16. The straddle-type tooth brushing device according to claim 1 wherein the relatively laterally inwardly directed surfaces of the distal end portions of the arms are disposed at acute angles to the central plane of the slot in the direction relatively upwardly of the plane, and the strands of bristle are angled to the central plane of the slot in the opposite direction so that the fields of bristle incline apically to the gingival sulcus of the teeth, at approximately 45 degrees, when the head is straddled about a row of teeth.
17. The straddle-type tooth brushing device according to claim 16 wherein the relaxed state of the arms, the strands of bristle approach the central plane of the slot at greater than 45 degrees and interdigitate with one another at the tops of the fields.
18. The straddle-type tooth brushing device according to claim 1 wherein the arms have main portions which cantilever from the distal end of the support means and terminate independently of one another at points relatively remote from the distal end of the support means, where the slot is less than a tooth in width transverse the central plane of the slot, and the main portions of the arms have extensions thereon which cantilever relatively laterally outwardly from the terminal end portions of the main portions to greater than a tooth in width on the opposing sides of the central plane of the slot, and have relatively outboard portions thereof which project relatively outwardly beyond the terminal ends of the main portions in directions relatively away from the distal end of the support means longitudinally thereof, to form distal end portions of the arms which are spaced apart from one another at the relatively laterally inwardly directed surfaces thereof and yieldably biased toward one another at said surfaces by said main portions, transverse the central plane of the slot in the relaxed state of the arms, to the extent that the user must forcibly wedge the teeth between the fields of bristle to straddle the head about the row of teeth.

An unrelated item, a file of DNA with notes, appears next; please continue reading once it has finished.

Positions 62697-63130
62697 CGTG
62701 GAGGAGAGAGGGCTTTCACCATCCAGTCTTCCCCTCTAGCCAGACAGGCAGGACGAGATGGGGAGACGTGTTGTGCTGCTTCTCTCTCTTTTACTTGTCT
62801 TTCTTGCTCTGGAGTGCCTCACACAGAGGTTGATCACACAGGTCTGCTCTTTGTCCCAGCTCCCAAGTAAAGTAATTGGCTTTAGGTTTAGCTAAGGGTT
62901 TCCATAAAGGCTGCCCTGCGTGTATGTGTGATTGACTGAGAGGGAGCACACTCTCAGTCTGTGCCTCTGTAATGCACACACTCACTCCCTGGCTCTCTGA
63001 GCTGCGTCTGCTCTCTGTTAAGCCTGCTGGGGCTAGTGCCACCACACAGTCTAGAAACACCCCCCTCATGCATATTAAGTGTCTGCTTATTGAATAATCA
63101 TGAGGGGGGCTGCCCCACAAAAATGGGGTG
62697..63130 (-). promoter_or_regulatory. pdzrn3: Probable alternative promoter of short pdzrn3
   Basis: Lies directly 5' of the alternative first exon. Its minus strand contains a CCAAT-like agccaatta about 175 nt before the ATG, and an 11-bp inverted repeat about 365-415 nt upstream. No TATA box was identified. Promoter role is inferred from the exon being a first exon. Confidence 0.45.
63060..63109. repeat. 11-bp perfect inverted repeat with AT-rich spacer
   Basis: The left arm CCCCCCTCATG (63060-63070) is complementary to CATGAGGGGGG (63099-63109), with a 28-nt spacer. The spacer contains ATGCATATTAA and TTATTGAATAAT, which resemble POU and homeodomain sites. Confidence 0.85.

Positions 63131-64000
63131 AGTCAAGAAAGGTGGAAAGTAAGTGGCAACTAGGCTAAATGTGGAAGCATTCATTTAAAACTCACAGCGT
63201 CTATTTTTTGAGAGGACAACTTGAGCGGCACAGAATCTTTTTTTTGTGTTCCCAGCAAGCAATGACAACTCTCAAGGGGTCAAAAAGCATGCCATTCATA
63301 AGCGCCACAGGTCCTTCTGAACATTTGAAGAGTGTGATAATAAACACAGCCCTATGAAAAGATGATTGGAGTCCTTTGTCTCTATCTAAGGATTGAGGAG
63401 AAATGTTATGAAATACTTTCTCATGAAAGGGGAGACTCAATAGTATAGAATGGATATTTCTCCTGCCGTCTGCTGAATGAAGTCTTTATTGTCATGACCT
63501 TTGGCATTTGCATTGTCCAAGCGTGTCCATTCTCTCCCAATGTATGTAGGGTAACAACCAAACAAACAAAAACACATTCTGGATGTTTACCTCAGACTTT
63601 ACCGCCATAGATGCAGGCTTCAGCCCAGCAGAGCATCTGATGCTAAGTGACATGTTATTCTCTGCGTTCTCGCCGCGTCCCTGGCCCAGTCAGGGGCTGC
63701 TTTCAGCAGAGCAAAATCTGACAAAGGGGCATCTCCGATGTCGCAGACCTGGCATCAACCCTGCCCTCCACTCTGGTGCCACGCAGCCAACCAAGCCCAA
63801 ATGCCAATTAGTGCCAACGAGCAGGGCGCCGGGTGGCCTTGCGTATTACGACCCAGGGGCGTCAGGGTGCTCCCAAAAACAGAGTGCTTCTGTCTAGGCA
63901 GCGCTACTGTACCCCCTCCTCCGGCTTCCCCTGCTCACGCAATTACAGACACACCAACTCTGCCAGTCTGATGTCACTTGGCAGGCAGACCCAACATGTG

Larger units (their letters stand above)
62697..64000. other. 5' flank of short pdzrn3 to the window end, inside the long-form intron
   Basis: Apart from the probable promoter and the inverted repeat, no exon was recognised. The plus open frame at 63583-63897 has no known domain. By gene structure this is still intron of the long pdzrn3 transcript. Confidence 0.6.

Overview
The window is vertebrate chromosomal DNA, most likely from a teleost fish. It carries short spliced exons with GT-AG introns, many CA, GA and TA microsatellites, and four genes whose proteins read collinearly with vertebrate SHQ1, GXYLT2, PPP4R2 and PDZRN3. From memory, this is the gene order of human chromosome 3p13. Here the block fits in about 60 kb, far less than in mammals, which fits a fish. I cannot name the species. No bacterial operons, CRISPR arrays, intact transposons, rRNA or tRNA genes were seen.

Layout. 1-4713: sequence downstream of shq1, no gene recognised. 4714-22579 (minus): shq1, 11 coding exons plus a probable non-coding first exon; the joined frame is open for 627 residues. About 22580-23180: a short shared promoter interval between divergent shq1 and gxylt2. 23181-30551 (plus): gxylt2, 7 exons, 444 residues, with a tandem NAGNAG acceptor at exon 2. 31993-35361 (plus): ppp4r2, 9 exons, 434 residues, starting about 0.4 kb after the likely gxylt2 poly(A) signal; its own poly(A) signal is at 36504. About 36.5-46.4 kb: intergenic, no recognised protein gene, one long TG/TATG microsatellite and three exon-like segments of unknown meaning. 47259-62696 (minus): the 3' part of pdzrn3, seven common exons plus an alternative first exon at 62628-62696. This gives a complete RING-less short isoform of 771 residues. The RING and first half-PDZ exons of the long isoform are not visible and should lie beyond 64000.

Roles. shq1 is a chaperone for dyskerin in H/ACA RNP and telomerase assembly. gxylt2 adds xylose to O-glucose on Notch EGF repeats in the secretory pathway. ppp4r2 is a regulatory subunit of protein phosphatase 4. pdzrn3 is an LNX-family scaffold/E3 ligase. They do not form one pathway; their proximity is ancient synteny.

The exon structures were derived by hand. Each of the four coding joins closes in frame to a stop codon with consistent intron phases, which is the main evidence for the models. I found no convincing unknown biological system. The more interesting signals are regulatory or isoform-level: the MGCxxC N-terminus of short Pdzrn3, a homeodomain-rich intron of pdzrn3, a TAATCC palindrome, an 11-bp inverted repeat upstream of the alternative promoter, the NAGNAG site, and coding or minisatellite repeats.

19. The straddle-type tooth brushing device according to claim 18 wherein the longitudinal axes of the arms are substantially coplanar with one another in a first cross sectional plane of the arms extending substantially normal to the central plane of the slot, and the terminal ends of the main portions of the arms are angled to the first cross sectional plane of the arms at the relatively inner peripheral edges thereof on the slot.
20. The straddle-type tooth brushing device according to claim 18 wherein the longitudinal axes of the arms are substantially coplanar with one another in a first cross sectional plane of the arms extending substantially normal to the central plane of the slot at the terminal end portions of the main portions of the arms, those sides of the terminal end portions of the main portions of the arms which are disposed relatively adjacent to the gum lines of the row of teeth being brushed, are substantially coplanar with one another in a second cross sectional plane of the arms extending substantially normal to the central plane of the slot, and the extensions of the main portions of the arms take the form of brackets which have successively interconnected inboard and outboard portions, the relatively inboard portions of which project relatively laterally outwardly from the terminal end portions of the main portions of the arms, and the relatively outboard portions of which relatively depend from the relatively inboard portions of the brackets, and cantilever relatively outwardly beyond the terminal ends of the main portions of the arms in directions relatively away from the distal end of the support means longitudinally thereof, on the opposite side of the second cross sectional plane of the arms from the first cross sectional plane thereof.
Description
DESCRIPTION

1. Related Applications

The present invention is a continuation-in-part of my application Ser. No. 664,487, now U.S. Pat. No. 5,137,039 filed on Mar. 4, 1991 and having the title TOOTH CLEANING DEVICE AND METHOD. Application Ser. No. 664,487 is in turn a continuation of my application Ser. No. 145,771 now abandoned filed on Jan. 19, 1988 and having the same title. The present Application is also a continuation-in-part of my application Ser. No. 499,022 now U.S. Pat. No. 5,171,066 filed on Mar. 26, 1990 and having the title TOOTH CLEANING DEVICE AND METHOD FOR MAKING THE SAME.

2. Technical Field